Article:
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Dawson's Council Race in Brief

by Dan Davidson

The race for those comfortable chairs behind the council table in the new city hall is clearly on. Statements from the candidates can be found elsewhere in this edition, but here's a brief look at the field.

Mayor Glen Everitt indicated months ago that he would run for another term. It was one of the primary reasons why he did not make an attempt to challenge Peter Jenkins for the position of MLA in the spring election. He is running on his record, which he says is one of solving problems collectively.

Rising to challenge him is local placer miner and tourist operator David Millar, who first made his mark in politics by coming out of nowhere to beat Art Webster for the MLA's job in 1992. He stayed in office only one term, choosing to withdraw in favour of Peter Jenkins.

Even before he filed his nomination papers, Millar began campaigning in earnest, with items on the radio and a door to door campaign. So far his message has been the classic conservative outsider's call for fiscal responsibility, coupled with the complaint that Everitt spends too much time away from the community.

Incumbents Ades Scheer and Joann Van Nostrand are going for second terms, each feeling that they have things left to accomplish. They, too, are running on their records and indicating that they stand for continuity with the current direction of council.

Taken together with Everitt, you would have to see them as a team.

Councillors Eleanor Van Bibber and Shirley Pennell are not running again. Van Bibber has long ago indicated that her health was not up to the schedule.

Three time councillor Pennell is retiring from her teaching career at the end of this school year and plans to be away part of next year studying her lifelong passion of art. She says she will not take on a take a task from which she knows she would have to withdraw.

She also said she wishes it to be made clear that she is very pleased with her time on council and with the record of the current council. She feels much has been accomplished and wishes she did have the time to follow through on those initiatives.

Four others have tossed their hats into the ring. Byrun Shandler, who works at Parks Canada, has been a political activist for years, but usually behind the scenes. He is known for his community volunteer work. He professes to agree with most of what the current council has done.

Wayne Potoroka, an employee of the Tr'ondëk Hwëch'in, is also generally in agreement with the status quo. Potoroka has been heavily involved with the Dawson City Music Festival over the last few years.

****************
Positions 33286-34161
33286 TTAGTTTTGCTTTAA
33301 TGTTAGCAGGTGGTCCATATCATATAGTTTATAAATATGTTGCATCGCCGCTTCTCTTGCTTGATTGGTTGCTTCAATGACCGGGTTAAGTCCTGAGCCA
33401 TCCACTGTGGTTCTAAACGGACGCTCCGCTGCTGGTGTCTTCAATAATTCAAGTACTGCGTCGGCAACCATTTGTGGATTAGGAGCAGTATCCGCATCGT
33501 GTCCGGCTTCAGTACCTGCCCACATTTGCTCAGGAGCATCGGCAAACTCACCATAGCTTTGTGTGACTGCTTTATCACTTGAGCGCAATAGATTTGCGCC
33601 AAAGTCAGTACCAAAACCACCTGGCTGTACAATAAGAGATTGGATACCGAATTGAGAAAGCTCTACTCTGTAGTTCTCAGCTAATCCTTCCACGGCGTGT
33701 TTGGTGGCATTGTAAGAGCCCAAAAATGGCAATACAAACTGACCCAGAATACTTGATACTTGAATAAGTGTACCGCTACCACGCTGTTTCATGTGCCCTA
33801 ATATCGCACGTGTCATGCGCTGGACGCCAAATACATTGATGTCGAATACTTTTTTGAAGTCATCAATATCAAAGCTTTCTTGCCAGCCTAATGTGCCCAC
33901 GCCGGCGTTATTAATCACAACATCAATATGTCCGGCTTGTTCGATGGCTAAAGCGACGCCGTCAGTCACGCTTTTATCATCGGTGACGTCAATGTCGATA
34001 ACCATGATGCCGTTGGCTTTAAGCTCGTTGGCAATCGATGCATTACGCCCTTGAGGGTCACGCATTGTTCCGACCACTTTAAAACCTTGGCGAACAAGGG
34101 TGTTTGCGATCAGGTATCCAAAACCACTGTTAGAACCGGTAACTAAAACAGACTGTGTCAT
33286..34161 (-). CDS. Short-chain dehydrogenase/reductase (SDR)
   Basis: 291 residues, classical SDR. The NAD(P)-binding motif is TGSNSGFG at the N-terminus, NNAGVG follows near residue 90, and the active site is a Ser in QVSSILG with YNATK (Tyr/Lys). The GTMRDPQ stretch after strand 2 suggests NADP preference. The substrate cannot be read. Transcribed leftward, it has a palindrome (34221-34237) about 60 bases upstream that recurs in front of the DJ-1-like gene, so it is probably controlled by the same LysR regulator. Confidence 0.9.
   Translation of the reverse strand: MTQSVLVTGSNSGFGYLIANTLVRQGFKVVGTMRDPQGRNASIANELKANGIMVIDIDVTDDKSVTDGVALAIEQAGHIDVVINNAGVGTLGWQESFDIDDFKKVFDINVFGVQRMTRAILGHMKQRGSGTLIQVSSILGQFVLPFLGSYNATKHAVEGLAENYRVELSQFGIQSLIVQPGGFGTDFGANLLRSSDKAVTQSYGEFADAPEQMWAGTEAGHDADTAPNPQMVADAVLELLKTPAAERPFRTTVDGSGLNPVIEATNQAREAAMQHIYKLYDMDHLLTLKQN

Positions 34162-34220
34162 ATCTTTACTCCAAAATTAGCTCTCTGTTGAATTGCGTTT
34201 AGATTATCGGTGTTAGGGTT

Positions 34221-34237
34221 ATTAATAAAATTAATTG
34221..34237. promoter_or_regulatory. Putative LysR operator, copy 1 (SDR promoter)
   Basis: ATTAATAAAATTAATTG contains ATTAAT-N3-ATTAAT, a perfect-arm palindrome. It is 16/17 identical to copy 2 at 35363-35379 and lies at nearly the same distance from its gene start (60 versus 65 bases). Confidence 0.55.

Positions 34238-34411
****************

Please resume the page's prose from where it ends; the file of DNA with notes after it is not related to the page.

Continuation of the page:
Frank Narozny is a long time Klondike Valley resident who has no previous political background in this area.

Gloria Baldwin-Schultz, a councillor with Yukon Family Services, is the final candidate.

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Dawson Is One of the Prettiest

by Dan Davidson


The home of Akio and Suzanne Saito is one of Dawson's prettier painted places.

Dawson City has been selected as one of the three "Prettiest Places in Canada" according to the Pennsylvania based Paint Quality Institute. Members of the local chamber of commerce got the news at their annual general meeting on September 30.

Dawson joins Lunenburg, N.S. and Saint John's, Nfld., in being celebrated for their "love of colour" in the words of the PQI press release.

The judging for the contest was done by a panel from Canadian House and Home magazine and the Paint Quality Institute. The judges viewed slide presentations of each community.

Dawson's initial submission was handled by Dina Cayen, who was then working for the chamber, and Kelly Millar of the Klondyke Centennials Society. Once the community was in the running, local photographer Kevin Hastings prepared a slide show and video for the judging.

John Stauffer, North American Director of the PQI, was full of praise for all three communities.

"Every town made a great showing in the final judging. All of the places are to be commended on their outstanding use of paint.

"When you look at a place like Dawson City, which uses a rainbow of colours to set its buildings apart from the usually stark backdrop of the snow-covered mountains, or a place like Lunenburg, which has long been know for the quality of its painted buildings, you see the difference a top quality paint can make in the appearance of a community."

The PQI, which was formed in 1989, first held competition in the USA in 1997 and again in 2000. This year was its first foray into Canada. Dawson made the final three from a list of eight finalists.

All three communities are now featured on the PQI's website, which is found at www.paintquality.com